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Globally Harmonized System

The Globally Harmonized System was initiated at the UN Conference on the Environment and Development in Rio de Janeiro in 1992. It aims, amongst other goals, to harmonize the classification and the hazard communication elements of chemicals (labeling and safety data sheets). The first version became available in 2003 in the form of the so called purple book (compared to the orange book for transportation). Regular updates should take place every 2 years. GHS harmonizes most classification criteria for supply and transportation and is based on the intrinsic properties of substances. GHS allows individual countries or regions to implement building blocks at their own discretion. The building blocks, however, may not be altered. Additionally there is room for Competent Authority Options and special limits for the communication of components in mixtures.

Reasons for the Development of GHS

  • Growing international trade
  • Different requirements for labeling of chemicals
  • Different classifications of identical products in different countries
  • Requirement for an international safety standard

GHS Elements

Compared to the current EU system the most noticeable change are the pictograms (formerly: hazard symbols). While the most of the GHS pictograms have an equivalent in the old system, the pictograms GHS 04, GHS 07 and GHS 08 are completely new.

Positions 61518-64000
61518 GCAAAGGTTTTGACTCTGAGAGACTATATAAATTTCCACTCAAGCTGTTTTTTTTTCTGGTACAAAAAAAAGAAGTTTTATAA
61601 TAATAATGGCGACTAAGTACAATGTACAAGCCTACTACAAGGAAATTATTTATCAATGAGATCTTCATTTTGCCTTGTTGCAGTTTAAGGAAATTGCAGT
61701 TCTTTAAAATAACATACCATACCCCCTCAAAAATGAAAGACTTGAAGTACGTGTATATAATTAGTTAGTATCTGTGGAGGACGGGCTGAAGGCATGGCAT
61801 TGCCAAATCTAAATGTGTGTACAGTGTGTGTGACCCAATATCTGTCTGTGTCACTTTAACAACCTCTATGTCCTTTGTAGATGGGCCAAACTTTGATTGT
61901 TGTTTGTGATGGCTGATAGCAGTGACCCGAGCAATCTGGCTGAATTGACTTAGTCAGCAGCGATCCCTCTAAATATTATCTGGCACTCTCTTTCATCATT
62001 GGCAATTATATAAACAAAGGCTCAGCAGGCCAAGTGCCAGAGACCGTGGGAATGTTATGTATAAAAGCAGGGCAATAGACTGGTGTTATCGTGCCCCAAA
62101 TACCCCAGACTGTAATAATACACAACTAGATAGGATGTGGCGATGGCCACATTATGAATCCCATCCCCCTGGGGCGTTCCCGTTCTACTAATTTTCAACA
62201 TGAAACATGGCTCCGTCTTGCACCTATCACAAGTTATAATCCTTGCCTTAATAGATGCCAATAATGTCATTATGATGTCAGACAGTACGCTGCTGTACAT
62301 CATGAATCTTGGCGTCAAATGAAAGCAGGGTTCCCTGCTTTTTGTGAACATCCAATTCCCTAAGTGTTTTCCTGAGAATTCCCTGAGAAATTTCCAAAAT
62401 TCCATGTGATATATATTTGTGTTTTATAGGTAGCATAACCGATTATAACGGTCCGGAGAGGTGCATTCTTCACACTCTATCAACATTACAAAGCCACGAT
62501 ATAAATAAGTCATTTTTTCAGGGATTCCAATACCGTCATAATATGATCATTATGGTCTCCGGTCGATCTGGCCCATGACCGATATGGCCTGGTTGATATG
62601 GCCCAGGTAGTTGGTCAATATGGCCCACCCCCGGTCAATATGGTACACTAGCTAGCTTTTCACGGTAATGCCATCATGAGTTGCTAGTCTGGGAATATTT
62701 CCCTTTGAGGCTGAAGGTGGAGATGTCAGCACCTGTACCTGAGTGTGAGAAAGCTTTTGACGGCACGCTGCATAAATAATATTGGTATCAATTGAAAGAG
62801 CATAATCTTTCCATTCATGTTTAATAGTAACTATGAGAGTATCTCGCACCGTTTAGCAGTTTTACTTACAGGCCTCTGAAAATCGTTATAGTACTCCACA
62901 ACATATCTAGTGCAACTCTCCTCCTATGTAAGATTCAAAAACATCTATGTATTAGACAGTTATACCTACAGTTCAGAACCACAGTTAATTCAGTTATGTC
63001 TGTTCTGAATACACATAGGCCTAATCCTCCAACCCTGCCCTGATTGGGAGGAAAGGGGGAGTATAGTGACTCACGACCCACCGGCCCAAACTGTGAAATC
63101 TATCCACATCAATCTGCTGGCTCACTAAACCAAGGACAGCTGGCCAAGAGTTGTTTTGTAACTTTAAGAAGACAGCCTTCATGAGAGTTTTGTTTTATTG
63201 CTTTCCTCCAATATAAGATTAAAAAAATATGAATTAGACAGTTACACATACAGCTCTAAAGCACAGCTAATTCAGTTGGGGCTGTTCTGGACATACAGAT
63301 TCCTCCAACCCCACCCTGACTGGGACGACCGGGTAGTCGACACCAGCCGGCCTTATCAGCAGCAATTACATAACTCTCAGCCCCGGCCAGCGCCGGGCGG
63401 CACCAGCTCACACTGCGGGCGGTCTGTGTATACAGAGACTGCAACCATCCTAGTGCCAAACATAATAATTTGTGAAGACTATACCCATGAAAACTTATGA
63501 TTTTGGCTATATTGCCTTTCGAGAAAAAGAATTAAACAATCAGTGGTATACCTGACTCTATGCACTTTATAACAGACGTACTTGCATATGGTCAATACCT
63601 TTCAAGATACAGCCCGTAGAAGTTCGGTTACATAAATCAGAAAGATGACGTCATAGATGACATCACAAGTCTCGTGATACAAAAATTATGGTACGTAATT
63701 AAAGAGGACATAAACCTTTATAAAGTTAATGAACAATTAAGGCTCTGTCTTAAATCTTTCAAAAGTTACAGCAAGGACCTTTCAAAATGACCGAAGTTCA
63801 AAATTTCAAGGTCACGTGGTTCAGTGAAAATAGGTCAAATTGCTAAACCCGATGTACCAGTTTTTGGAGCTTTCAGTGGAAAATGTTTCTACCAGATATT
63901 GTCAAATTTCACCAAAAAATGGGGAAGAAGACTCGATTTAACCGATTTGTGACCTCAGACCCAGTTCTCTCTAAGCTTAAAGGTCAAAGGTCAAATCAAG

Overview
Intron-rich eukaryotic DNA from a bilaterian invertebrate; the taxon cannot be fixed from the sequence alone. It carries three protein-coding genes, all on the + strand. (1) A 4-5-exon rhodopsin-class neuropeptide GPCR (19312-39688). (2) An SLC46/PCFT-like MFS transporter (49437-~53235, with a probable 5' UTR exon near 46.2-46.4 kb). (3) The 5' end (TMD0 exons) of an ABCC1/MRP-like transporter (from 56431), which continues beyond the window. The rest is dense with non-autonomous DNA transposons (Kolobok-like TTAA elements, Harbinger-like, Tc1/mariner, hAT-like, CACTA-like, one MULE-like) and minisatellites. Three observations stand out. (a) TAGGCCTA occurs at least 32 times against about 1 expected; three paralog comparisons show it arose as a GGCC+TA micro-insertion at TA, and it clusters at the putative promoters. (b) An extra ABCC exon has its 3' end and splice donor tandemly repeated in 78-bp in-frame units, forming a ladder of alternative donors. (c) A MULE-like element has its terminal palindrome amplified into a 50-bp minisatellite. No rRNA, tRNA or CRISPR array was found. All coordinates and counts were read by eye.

The GHS System is built on 16 physical, 10 health and 3 environmental hazard classes and comprises the following communication elements:

Key to Our Product Labels

2 Signal words "Danger" or "Warning"

72 individual and 17 combined Hazard statements - these are assigned a unique alphanumerical code which consists of one letter and three numbers as follows:

  1. the letter "H" (for "hazard statement");
  2. a number designating the type of hazard as follows:
    • "2" for physical hazards
    • "3" for health hazards
    • "4" for environmental hazards
  3. two numbers corresponding to the sequential numbering of hazards arising from the intrinsic properties of the substance or mixture, such as explosive properties (codes from 200 to 210), flammability (codes from 220 to 230), etc.

116 individual and 33 combined Precautionary statements – these are assigned a unique alphanumerical code which consists of one letter and three numbers as follows:

  1. the letter "P" (for "precautionary statement");
  2. one number designating the type of precautionary statement as follows: - "1" for general precautionary statements
    • "2" for prevention precautionary statements
    • "3" for response precautionary statements
    • "4" for storage precautionary statements
    • "5" for disposal precautionary statements
  3. two numbers (corresponding to the sequential numbering of precautionary statements)

The Safety Data Sheet

The Safety Data Sheet plays a prominent role in hazard communication according to the GHS. The document follows a 16 chapter format with the hazard information, including the labeling information, to be shown in section 2 (Hazard Identification). In the EU the requirement is to include both the old EU and the GHS classifications during a transition period that expires June 1, 2015. The US SDS will show the GHS classification in section 2. APAC SDS’ will follow the local GHS rules, which require minor changes in various sections. Below you will find the updated section 2 of the EU GHS SDS for Acetonitrile.

Hazards Identification
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